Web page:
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Exploration slashed, takeovers ahead - but who will get premium bids?

Commentaries & Views

I dislike using such a shopworn phrase as “perfect storm,” but that’s exactly what may be brewing for certain junior resource companies: gold and silver plays with takeover potential.

I see three powerful forces combining to make this so:

  • There was major consolidation at the top of the food chain last year. Barrick Gold bought Randgold. Newmont bought Goldcorp. The two biggest kids on the block have been digesting their acquisitions ever since. That’s put a greater priority on monetizing non-core assets to clean up balance sheets and rationalize portfolios than on making new acquisitions. With less pressure from the top, I think we’ve seen less merger and acquisition (M&A) activity than we’d otherwise have seen.

  • The COVID-19 shutdowns have forced all affected producers—which have high fixed costs—to react immediately, strongly, and very defensively. As they always seem to do, the first thing producers cut when they’re worried is exploration. A new S&P Global Market Intelligence report is already citing a 29% drop in exploration budgets this year. I don’t blame them. When an entire country—or several—shuts down your mines, you have to cut costs. But mining is, by its nature, a self-depleting business. If producers don’t explore, they mine themselves out of business. It’s either that or buy resources from explorers who make economic discoveries.

  • Due to the shutdowns, some exploration companies had to slow down or suspend activity temporarily. They’re all ramping back up again. Spring in the Northern Hemisphere is actually a time when many exploration camps wind down for a time anyway. The companies need to go over winter results and formulate plans for summer exploration. In some places, work is impossible while winter ice is breaking up and everything turns to mud. Point is, I think most explorations companies are going to do just as much work this year as they would have without the COVID-19 shutdowns.

These three factors bring me to one clear conclusion: successful explorers will have assets that larger companies will be very keen to acquire in the post-COVID-19 world.

Why does this matter?

Because takeover bids are usually at a high premium for shareholders of the company being bought. In a bear market, this can turn a loss into a last-minute gain. In a bull market, it can turn a somewhat positive outcome into a spectacular win.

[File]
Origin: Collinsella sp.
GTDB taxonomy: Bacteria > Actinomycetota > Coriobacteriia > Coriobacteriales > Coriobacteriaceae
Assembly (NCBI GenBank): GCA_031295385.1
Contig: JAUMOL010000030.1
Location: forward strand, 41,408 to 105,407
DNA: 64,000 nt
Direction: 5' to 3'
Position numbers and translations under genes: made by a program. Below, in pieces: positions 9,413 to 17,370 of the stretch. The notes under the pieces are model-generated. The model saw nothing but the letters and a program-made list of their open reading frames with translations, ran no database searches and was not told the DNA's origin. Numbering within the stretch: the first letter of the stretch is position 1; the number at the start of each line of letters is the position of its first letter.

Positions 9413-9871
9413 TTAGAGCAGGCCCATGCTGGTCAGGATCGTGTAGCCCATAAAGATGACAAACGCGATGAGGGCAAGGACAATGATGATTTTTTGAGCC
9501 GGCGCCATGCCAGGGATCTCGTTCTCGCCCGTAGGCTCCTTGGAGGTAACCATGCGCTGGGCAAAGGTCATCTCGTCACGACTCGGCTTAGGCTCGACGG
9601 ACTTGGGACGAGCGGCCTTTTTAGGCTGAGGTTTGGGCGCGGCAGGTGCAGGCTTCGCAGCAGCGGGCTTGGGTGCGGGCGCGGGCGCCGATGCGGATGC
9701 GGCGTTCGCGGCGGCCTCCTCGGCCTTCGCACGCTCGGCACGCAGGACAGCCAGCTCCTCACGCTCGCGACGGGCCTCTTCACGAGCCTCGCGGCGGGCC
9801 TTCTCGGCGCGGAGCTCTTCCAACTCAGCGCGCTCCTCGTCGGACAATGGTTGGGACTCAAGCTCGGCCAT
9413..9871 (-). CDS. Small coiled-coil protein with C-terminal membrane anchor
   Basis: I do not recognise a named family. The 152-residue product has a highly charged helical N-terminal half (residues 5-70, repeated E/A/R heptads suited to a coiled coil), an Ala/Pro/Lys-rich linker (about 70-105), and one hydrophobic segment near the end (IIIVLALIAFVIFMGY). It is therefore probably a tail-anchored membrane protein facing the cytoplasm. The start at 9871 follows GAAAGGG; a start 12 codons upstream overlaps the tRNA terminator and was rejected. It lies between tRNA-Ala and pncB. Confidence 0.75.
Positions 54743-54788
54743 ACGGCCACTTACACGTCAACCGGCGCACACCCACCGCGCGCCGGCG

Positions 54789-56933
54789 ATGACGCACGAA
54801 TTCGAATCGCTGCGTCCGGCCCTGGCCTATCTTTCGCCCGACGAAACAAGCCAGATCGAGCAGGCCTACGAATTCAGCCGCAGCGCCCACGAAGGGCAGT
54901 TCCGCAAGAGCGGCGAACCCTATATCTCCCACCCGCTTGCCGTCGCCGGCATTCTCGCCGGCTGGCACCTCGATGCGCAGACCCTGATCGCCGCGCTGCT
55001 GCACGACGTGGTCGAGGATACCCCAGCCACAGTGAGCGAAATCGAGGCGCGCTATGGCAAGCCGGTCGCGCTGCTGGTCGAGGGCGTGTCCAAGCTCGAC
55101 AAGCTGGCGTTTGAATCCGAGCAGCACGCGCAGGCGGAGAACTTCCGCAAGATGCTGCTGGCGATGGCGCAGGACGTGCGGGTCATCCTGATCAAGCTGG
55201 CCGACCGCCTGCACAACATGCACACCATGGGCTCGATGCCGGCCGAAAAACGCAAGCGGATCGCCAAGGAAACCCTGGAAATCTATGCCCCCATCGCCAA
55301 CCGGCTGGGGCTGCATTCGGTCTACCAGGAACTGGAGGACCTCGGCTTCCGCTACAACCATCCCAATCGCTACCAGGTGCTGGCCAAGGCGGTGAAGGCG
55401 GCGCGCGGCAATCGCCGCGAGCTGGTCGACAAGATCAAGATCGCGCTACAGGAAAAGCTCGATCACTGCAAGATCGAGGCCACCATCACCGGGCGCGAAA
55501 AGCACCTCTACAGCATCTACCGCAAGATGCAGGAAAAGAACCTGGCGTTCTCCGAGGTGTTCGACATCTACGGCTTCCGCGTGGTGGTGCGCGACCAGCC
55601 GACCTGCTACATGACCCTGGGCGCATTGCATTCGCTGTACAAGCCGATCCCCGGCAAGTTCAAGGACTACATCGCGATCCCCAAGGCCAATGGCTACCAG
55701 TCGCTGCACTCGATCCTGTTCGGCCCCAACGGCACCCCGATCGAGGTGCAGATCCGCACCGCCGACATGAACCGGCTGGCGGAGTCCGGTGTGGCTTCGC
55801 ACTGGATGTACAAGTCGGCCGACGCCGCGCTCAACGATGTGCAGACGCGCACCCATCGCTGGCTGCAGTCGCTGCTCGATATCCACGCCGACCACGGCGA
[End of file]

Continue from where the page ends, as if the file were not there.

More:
Most takeover offers seem to range from a 30–50% premium. For example, Wallbridge Mining just paid a 46% premium for Balmoral Resources. But sometimes it’s much higher:

  • In 2017, Sandstorm Gold took over Mariana Resources at an 88% premium over the 20-day volume-weighted average price (VWAP).

  • In 2016, Seabridge Gold bought Snip Gold at a 115% premium to the 30-day VWAP (which was 124% over the share price the day before the announcement).

  • In 2018, First Majestic took Primero over at a whopping 200% premium to the 20-day VWAP.

Great—for those who get in before the takeover offer.

This means we need to know…

What makes for a good takeover target?

I covered this in an article I wrote in February, just before COVID-19 stopped the world in its tracks.

I said then that a tsunami of takeovers was coming, but not right away. We had time to build positions in the right stocks. I was right.

I tip my hat to those who bought great takeover targets during the March meltdown—I think you’ll do very, very well.

Today, I still wouldn’t say my expected wave of takeovers is urgently imminent.

That’s a good thing, because it means we still have time to buy with discipline, if we start now.

When might pay-day arrive? Well, the best of these stocks will go up with gold and silver anyway. But with many producers having slashed their exploration budgets, I think the surge in takeovers is coming closer. The perfect storm will be all the more powerful when it arrives.

In saying this, I’m speaking of the gold and silver space. But in due course, producers will need to acquire companies with major new discoveries in the industrial mineral space as well.

I should mention that takeover potential is something I include when I cover stocks in My Take. That’s our growing database of summary analyses of companies in the news or requested by readers.

But this strategic consideration—preparing now for a massive increase in M&A activity—is all yours, free of charge.

Caveat emptor,

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Disclaimer: The views expressed in this article are those of the author and may not reflect those of Kitco Metals Inc. The author has made every effort to ensure accuracy of information provided; however, neither Kitco Metals Inc. nor the author can guarantee such accuracy. This article is strictly for informational purposes only. It is not a solicitation to make any exchange in commodities, securities or other financial instruments. Kitco Metals Inc. and the author of this article do not accept culpability for losses and/ or damages arising from the use of this publication.